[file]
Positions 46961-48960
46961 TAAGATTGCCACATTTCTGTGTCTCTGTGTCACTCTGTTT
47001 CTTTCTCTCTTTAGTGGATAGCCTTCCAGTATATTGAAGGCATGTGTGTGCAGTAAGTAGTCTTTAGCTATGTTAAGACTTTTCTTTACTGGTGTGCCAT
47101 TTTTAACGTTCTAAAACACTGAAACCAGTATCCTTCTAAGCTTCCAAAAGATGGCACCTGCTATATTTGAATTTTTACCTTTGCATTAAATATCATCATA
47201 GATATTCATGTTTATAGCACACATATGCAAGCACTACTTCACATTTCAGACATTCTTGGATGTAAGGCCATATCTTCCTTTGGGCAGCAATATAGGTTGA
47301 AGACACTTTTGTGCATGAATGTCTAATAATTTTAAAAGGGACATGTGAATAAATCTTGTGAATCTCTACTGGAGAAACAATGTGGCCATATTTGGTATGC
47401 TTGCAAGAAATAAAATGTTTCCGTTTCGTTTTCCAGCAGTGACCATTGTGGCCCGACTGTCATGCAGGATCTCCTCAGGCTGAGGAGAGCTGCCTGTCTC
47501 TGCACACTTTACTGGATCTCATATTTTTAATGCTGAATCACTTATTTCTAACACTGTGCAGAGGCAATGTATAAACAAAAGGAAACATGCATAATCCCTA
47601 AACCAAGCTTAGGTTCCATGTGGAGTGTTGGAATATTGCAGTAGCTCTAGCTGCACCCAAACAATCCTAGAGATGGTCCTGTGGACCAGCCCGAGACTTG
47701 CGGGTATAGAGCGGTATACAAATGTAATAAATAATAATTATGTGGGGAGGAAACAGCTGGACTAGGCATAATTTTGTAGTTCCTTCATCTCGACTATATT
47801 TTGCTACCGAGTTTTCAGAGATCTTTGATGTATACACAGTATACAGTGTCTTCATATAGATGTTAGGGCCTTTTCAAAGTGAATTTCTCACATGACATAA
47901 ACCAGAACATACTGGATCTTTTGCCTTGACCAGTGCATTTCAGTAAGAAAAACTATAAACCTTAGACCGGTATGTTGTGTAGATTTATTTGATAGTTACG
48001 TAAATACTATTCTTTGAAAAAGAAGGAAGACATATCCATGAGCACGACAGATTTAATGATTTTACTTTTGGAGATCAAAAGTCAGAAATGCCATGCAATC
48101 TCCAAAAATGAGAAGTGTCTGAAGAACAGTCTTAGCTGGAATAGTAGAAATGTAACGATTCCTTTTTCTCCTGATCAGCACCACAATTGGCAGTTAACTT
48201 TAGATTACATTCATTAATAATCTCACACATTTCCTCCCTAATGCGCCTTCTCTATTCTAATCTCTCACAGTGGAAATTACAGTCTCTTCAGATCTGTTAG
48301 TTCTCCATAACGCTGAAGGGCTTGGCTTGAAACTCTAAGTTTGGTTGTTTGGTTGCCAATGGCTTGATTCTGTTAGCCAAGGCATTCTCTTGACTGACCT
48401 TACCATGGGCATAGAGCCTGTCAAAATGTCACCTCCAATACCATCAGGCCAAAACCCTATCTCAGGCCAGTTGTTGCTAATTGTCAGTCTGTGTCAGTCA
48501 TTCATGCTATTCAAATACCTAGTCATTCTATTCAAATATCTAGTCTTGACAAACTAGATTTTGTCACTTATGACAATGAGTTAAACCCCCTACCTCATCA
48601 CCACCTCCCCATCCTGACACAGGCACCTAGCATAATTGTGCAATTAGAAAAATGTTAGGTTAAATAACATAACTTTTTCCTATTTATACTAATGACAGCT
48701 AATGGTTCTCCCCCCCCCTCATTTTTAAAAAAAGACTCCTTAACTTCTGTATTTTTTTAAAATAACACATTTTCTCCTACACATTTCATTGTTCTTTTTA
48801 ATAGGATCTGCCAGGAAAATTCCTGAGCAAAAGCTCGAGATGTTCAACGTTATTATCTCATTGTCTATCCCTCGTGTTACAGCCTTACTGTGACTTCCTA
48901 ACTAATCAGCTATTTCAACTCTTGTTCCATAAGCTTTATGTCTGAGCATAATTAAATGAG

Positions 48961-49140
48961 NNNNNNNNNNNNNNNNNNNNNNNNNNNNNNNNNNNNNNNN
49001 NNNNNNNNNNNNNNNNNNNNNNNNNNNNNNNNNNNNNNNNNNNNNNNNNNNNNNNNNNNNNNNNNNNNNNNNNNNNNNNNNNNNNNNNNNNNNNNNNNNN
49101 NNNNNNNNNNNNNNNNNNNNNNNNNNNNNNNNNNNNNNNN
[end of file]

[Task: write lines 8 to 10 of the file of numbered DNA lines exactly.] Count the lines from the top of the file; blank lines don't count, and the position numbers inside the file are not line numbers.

47501 TGCACACTTTACTGGATCTCATATTTTTAATGCTGAATCACTTATTTCTAACACTGTGCAGAGGCAATGTATAAACAAAAGGAAACATGCATAATCCCTA
47601 AACCAAGCTTAGGTTCCATGTGGAGTGTTGGAATATTGCAGTAGCTCTAGCTGCACCCAAACAATCCTAGAGATGGTCCTGTGGACCAGCCCGAGACTTG
47701 CGGGTATAGAGCGGTATACAAATGTAATAAATAATAATTATGTGGGGAGGAAACAGCTGGACTAGGCATAATTTTGTAGTTCCTTCATCTCGACTATATT